Marion Brown

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Marion Brown
Marion Brown.jpg
Background information
Born(1931-09-08)September 8, 1931
Atlanta, Georgia, United States
DiedOctober 18, 2010(2010-10-18) (aged 79)
Hollywood, Florida, United States
Genres Avant-garde, jazz
Occupation(s)Musician, ethnomusicologist
Instrument(s)Alto saxophone
Years active1962–1993

Marion Brown (September 8, 1931 [1] – October 18, 2010) [2] was an American jazz alto saxophonist, composer, writer, visual artist, and ethnomusicologist. He was a member of the avant-garde jazz scene in New York City during the 1960s, playing alongside musicians such as John Coltrane, Archie Shepp, and John Tchicai. He performed on Coltrane's landmark 1965 album Ascension . AllMusic reviewer Scott Yanow described him as "one of the brightest and most lyrical voices of the 1960s avant-garde." [3]



Early life

Brown was born in Atlanta in 1931 [1] and was raised by a single mother. [4] He was the grandson of an escaped slave from Georgia's Sea Islands. [5] [6] He began studying the saxophone at an early age, inspired by Charlie Parker. [4] He left high school in the 10th grade and joined the army. [7] During his three-year enlistment, he played alto saxophone, clarinet, and baritone saxophone, and was stationed in Hokkaido for some time. [7]

In 1956, he returned to Atlanta and enrolled at Clark College, where he studied music, [7] taking lessons from Wayman Carver. [5] After graduating, he moved to Washington, DC, where he enrolled at Howard University's law school. [5] During this time, he began listening to musicians such as John Coltrane, Ornette Coleman, and Archie Shepp, all of whom he would soon meet and come to know. [7]

Early career

In 1962, Brown left Howard and moved to New York City, where he befriended a number of musicians, as well as writers such as Amiri Baraka (then known as LeRoi Jones), who was also a Howard drop-out, [8] and A. B. Spellman, a Howard graduate. According to Brown, "The writers who listened to me and liked my playing, they inspired me to be better, and I inspired them to keep listening. LeRoi Jones opened the door for me; he introduced me to the world. He was a very beautiful and very smart person." [9]

He also met Ornette Coleman and Archie Shepp, and introduced Shepp to Baraka. [8] Brown recalled that Shepp "offered me the opportunity to play with him. But I didn't have a saxophone, so Ornette Coleman let me use his white plastic saxophone to get started." [4]

According to writer Aldon Lynn Nielsen, Brown's "conversations with Baraka and Shepp aided them in their thinking through of the relationships between the American jazz avant-garde and African musical traditions." [10] Brown later played a minor acting role in the original production of Baraka's Dutchman . [8]

In 1964, Brown performed with Shepp and Bill Dixon in "Four Days in December", a series sponsored by the Jazz Composers Guild. [9] The following year, he participated in the recording of Shepp's Fire Music [11] as well as John Coltrane's Ascension . [12] According to Brown, he was introduced to Coltrane by Shepp: "Archie told him about my music and he started to listen to it and he liked it. And then, several times, he would come to hear me play and he liked that. So when he decided to do Ascension, I fit the picture of somebody that he wanted in it." [4]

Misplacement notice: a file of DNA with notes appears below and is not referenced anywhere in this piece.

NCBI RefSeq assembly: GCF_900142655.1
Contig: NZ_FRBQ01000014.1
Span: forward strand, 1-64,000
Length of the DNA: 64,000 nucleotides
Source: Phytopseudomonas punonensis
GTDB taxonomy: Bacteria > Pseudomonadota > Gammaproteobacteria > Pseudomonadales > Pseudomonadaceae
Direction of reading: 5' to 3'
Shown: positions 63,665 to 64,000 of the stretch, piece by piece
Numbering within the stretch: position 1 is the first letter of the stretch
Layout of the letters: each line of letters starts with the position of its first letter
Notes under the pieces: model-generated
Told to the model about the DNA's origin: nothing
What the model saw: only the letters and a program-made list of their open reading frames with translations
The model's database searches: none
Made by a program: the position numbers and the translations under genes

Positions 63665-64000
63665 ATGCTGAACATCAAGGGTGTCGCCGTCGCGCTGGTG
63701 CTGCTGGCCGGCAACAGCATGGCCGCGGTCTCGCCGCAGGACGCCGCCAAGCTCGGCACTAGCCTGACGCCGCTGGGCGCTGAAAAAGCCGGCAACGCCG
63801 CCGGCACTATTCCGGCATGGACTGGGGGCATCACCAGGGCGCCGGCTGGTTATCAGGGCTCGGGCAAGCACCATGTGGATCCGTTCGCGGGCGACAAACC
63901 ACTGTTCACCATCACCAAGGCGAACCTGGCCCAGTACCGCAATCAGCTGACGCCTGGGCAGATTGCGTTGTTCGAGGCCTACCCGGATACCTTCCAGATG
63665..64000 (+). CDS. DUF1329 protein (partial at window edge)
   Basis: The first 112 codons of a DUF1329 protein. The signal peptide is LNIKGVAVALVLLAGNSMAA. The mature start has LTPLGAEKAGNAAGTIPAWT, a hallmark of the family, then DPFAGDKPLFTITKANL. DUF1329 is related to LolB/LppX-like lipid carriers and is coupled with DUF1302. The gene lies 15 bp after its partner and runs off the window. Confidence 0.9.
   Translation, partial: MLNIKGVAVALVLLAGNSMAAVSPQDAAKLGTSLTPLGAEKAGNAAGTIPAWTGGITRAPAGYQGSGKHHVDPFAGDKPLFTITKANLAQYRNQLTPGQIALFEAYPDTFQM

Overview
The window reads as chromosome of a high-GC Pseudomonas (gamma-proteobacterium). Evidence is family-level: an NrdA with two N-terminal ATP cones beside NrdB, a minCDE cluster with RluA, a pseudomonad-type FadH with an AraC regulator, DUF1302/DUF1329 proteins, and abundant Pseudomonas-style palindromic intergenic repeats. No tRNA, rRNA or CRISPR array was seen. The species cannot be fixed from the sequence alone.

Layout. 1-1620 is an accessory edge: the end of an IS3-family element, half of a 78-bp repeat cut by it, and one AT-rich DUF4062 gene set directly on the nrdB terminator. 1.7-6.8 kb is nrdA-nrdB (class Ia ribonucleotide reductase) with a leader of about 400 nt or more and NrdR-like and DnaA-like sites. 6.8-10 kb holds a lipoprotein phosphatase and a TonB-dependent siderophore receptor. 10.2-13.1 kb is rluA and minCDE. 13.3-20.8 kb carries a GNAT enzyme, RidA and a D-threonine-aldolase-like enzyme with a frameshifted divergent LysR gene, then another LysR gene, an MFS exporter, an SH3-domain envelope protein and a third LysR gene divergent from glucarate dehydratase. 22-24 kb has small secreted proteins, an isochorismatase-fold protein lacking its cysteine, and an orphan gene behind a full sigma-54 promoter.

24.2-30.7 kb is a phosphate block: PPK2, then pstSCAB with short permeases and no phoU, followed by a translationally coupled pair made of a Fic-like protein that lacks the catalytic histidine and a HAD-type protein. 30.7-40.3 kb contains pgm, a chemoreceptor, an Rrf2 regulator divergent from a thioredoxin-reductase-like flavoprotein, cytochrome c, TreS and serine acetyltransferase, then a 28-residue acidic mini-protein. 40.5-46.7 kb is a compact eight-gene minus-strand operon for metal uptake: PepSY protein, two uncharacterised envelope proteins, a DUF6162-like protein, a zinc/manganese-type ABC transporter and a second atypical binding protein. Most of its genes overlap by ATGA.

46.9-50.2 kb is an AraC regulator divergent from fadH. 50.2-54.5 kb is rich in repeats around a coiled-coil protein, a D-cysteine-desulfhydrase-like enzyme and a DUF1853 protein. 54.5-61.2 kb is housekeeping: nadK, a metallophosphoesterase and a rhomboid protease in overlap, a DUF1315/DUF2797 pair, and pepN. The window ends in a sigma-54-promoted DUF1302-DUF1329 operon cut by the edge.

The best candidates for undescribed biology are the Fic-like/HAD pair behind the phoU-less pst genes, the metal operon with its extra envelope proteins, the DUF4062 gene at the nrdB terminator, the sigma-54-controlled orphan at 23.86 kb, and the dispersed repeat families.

Regarding the music on Ascension, Brown stated: "You could use this record to heat up your apartment on a cold morning." [13] Regarding the recording session, he recalled: "We did two takes, and they both had that kind of thing in them that makes people scream. The people who were in the studio were screaming. I don't know how the engineers kept the screams out of the record. Spontaneity was the thing. Trane had obviously thought a lot about what he wanted to do, but he wrote most of it out in the studio. Then he told everybody what he wanted: he played this line and he said that everybody would play that line in the ensembles. Then he said he wanted crescendi until we were together, and then we got into it." [14]

During the mid-1960s, Brown began recording under his own name: Marion Brown Quartet , recorded in 1965 and released on ESP the following year; [15] Why Not? , recorded in 1966 and released on ESP in 1968; [16] Juba-Lee , recorded in 1966 and released on Fontana in 1967; [17] and Three for Shepp , recorded and released in 1966 on Impulse!. [18] Coltrane had used his influence at Impulse! to secure Brown his own recording date with the label. [19] Brown also performed with Sun Ra [5] and Pharoah Sanders, [20] and recorded with Burton Greene on the album Burton Greene Quartet. [21]

In Europe

In 1967, Brown moved to Europe, where he continued performing and recording, and where he developed an interest in architecture, Impressionistic art, African music and the music of Erik Satie. He was an American Fellow in Music Composition and Performance at the Cité internationale des arts in Paris. [22] On a show on French television, he played a version of Sound Structure with drummer Eddy Gaumont. [23] Late that year, while in Holland, he recorded Porto Novo with Han Bennink and Maarten Altena. [24]

While in Europe, Brown met and befriended Gunter Hampel, and in 1968 they recorded the soundtrack for Marcel Camus' film Le temps fou, with a band featuring Steve McCall, Barre Phillips, and Ambrose Jackson. [25] [26] Brown and Hampel recorded two more albums, Gesprächsfetzen (in 1968) [27] and Marion Brown In Sommerhausen (in 1969). [28] While in Europe, Brown also performed in duos with Leo Smith, [29] recording Creative Improvisation Ensemble. [30]